By James Mancini, OECD Competition Division, Directorate for Financial and Entreprise Affairs. The topic, Competition in the digital age, will be discussed at a keynote panel during the 2020 OECD Competition Open Day.
Competition policy has received an increasing amount of media attention recently, as a debate rages about the size, conduct and influence of large digital firms. Calls for more strict antitrust law enforcement, or new regulatory measures to address a range of digital policy concerns, are surfacing in many jursidictions. To help chart the way forward, several governments have commissioned studies of existing competition policy frameworks to determine whether changes are needed.
Expert panels have been commissioned by the EU, Germany, Japan and the UK, while competition authorities in Australia, Canada, France and Germany, Italy, and Portugal, among others, have conducted studies of their own. In the US, the Federal Trade Commission held a series of hearings on a wide range of topics relevant to digitalisation while the Stigler Centre commissioned its own expert panel. Further, the G7 competition authorities issued a “Common understanding” in June this year, setting out their collective views on the opportunities and challenges of digitalisation for competition policy. While the legal context, focus and findings of each of these efforts varied significantly across jurisdictions, as with many other antitrust topics, several key themes have begun to emerge. These common threads can be used to guide further research, studies by competition authorities, and the formulation of policy and legislative proposals moving forward.
In particular, a consensus exists around some core ideas. There is a recognition that digitalisation offers wide-ranging benefits for consumers and economic productivity, and any policy measure should not unduly compromise these benefits. Many reports acknowledge that digital markets represent a unique challenge for policymakers due to a combination of market features, including strong network effects, economies of scale and scope, frequent innovation, and data-centric business models. Further, most agree that competition policy cannot solve all concerns about digital markets, and the line with other policy areas such as consumer protection should be considered. Finally, there is consensus on the need for case-by-case analyses in many situtations, as well as international co-operation among competition enforcers.
When it comes to concrete changes to the competition policy framework, however, there is much more controversy. Some commentators have suggested that competition enforcers have all they need to address concerns in digital markets – as long as they are genuinely antitrust concerns. Indeed many discussions in the OECD Competition Committee have found that the right tools are available to address certain types of misconduct. However, most of the reports mentioned above have called for additional measures, among them:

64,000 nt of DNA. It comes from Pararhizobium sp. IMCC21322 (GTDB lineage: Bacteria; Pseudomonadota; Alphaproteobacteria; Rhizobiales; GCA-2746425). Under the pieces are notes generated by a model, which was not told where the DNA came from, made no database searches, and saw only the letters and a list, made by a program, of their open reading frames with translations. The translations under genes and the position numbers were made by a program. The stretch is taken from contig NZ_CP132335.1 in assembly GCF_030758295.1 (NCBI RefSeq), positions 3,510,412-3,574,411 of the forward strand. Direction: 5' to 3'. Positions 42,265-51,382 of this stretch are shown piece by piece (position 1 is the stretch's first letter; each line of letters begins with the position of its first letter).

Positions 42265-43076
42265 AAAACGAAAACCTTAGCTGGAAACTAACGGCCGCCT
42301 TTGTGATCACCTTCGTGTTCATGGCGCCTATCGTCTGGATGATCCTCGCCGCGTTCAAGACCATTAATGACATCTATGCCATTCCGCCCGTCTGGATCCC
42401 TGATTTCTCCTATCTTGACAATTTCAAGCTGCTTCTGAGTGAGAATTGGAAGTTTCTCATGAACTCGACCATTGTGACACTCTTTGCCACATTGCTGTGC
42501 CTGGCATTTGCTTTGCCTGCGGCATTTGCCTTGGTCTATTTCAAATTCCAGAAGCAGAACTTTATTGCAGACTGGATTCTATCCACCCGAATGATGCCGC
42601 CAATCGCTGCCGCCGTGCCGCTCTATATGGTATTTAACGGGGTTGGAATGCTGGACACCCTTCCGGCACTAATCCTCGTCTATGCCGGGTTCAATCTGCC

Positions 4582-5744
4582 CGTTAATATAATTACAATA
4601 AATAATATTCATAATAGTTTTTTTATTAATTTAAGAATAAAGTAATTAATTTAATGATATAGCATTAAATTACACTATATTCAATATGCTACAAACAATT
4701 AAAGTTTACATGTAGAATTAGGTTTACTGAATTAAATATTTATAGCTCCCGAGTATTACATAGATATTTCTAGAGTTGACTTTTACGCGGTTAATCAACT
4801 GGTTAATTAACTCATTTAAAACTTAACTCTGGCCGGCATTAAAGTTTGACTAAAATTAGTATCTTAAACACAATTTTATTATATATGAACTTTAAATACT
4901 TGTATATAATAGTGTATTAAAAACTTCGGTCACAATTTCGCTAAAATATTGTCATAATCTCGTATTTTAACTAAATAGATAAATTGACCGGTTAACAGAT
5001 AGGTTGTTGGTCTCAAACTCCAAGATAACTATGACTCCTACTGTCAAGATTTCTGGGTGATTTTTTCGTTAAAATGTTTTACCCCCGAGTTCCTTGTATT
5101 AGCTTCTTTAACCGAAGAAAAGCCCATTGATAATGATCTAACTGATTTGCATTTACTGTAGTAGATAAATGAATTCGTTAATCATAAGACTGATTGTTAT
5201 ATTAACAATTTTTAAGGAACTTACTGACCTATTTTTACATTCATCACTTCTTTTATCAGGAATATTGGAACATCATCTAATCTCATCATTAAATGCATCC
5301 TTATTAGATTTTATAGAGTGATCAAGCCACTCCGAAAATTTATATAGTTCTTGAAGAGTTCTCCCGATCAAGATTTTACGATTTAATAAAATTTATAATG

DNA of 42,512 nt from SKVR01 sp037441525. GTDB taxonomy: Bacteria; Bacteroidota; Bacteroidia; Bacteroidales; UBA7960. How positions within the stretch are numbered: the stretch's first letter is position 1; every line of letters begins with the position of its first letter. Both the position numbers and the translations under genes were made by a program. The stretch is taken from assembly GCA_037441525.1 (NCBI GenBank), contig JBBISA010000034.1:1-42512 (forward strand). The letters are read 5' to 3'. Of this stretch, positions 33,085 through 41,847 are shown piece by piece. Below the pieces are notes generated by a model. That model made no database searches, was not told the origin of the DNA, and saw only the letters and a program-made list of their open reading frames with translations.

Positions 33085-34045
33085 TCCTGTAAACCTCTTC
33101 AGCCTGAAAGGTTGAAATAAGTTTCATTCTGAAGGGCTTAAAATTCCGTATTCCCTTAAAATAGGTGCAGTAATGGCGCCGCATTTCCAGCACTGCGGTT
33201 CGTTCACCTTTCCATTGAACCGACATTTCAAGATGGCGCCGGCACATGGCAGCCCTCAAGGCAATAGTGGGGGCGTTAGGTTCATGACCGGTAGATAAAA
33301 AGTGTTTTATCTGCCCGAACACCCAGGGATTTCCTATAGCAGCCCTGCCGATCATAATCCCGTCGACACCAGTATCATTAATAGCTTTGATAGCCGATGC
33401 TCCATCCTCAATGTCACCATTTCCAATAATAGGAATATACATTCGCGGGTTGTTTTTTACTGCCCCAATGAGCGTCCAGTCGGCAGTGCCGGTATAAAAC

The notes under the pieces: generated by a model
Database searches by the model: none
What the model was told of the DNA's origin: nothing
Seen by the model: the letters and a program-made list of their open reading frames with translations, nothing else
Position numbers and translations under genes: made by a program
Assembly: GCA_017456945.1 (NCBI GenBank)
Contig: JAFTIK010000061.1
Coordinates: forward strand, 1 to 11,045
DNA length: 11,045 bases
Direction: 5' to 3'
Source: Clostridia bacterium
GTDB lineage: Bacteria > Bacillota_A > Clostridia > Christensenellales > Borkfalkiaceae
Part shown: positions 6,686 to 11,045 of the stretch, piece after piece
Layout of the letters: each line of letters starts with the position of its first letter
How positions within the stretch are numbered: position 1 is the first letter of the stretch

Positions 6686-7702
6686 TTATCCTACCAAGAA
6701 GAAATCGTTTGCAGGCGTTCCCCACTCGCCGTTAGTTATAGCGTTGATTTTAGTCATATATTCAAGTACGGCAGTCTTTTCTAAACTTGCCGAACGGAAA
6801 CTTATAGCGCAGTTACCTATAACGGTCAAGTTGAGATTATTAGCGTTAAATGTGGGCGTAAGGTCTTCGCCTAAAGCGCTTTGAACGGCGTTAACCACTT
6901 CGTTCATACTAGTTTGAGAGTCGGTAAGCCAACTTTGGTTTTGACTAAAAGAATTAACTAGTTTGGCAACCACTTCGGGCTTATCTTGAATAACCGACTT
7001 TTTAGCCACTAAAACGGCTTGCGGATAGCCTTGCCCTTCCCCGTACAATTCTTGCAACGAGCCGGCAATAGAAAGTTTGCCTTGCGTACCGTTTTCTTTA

- Establishing a new digital regulator, which could have responsibilities ranging from faciliatating portability, interoperability and micro-payments, to participating in merger reviews;
- Rethinking the framework, for example, reversing the burden of proof in some cases, adopting an expected balance of harms test, or creating a category of misconduct that harms dependent firms;
- Developing new enforcement approaches, such as a greater focus on potential competition, and a greater willingness to accept the risks of more stringent enforcement;
- Ensuring anticompetitive digital sector mergers are notified and assessed, through new merger notification requirements;
- Streamlining procedures, including lowering the legal bar on the use of interim measures (i.e. measures imposed prior to a final decision);
- Enhancing our understanding of consumer behaviour to recognise the role of behavioural biases in creating market power and to ensure that competition analysis and remedy design reflect actual consumer decision-making patterns.
There is a way to go before there is concensus on these issues – the proposals vary significantly across expert panels, and have attracted significant criticism. However, they do chart a way forward by identifying key ideas for stronger competition policy frameworks. While considering these proposals and adapting them to the context of their jurisdiction, competition policymakers can also undertake some uncontroversial measures in the short run to promote competition in digital markets; namely better and faster co-operation among competition authorities, continuing to use existing enforcement tools in digital markets when warranted, and further reliance on market studies to understand competition problems in digital markets outside the framework of enforcement action. In sum, there is much to do for the competition community to keep the momentum, and ensure that the digital economy is a competitive one.
post is based on an article published in the November 2019 edition of Concurrences,
available at https://www.concurrences.com/en/review/issues/no-4-2019/international/james-mancini.
 Through the Study Group on Data and Competition Policy, https://www.jftc.go.jp/en/pressreleases/yearly-2017/June/170606_files/170606-4.pdf
 UK Report: Digital Competition Expert Panel (2019), “Unlocking digital competition”, https://www.gov.uk/government/publications/unlocking-digital-competition-report-of-the-digital-competition-expert-panel
 Australia Report: Australian Competition & Consumer Commission (2019), “Digital Platforms Inquiry: Final Report”, https://www.accc.gov.au/system/files/Digital%20platforms%20inquiry%20-%20final%20report.pdf
Which produced a joint report on Competition Law and Data: http://www.autoritedelaconcurrence.fr/doc/reportcompetitionlawanddatafinal.pdf
2020 OECD Competition Open Day Blog Series